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Editorial
April 2002

Chronic Idiopathic Axonal Polyneuropathy and Successful Aging of the Peripheral Nervous System

Arch Neurol. 2002;59(4):520-522. doi:10.1001/archneur.59.4.520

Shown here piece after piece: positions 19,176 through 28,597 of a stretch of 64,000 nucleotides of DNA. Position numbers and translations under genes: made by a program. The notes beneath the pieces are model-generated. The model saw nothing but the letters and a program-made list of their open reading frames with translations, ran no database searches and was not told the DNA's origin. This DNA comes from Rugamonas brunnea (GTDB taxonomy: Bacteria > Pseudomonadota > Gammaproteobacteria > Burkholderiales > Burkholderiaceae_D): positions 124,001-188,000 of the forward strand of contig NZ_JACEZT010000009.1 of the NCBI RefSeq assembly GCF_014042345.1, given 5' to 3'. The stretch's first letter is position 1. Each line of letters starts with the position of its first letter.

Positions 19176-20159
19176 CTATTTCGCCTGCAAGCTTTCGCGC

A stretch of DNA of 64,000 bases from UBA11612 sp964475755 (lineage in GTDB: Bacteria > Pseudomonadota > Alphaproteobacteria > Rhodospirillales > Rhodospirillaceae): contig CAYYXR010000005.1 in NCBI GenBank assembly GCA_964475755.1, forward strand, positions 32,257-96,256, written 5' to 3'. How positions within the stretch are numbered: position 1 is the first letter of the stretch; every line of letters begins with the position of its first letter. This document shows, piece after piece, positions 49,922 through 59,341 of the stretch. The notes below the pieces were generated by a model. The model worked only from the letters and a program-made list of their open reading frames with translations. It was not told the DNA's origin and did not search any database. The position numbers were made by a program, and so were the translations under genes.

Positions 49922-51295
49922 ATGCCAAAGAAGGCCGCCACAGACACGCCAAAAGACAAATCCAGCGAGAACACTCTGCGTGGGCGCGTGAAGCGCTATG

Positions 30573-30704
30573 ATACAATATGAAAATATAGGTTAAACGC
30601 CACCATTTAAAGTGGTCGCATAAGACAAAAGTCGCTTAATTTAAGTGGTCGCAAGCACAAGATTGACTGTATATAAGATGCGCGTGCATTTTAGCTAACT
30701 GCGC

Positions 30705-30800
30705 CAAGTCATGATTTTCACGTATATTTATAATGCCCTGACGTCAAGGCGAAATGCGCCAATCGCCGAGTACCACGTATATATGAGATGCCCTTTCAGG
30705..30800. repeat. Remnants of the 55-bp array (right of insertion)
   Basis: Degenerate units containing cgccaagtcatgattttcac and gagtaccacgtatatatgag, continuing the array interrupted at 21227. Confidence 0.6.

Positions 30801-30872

IN THIS ISSUE OF THE ARCHIVES, Vrancken and colleagues1 from the University Medical Center in Utrecht, the Netherlands, further define the clinical characteristics of chronic idiopathic axonal polyneuropathy (CIAP). These unclassified sensory-predominant polyneuropathies are common in middle to late adulthood and have been an ongoing interest of the Utrecht group2 as well as of others.3 The age of onset for CIAP tends to be in the sixth decade of life or later. A large majority of patients with CIAP present with foot discomfort. Symptoms and signs are length dependent and progress slowly, and electrophysiologic and histologic data are consistent with a primarily axonal injury. Once identifiable causes for polyneuropathy have been excluded, patient management usually focuses on the treatment of neuropathic pain.

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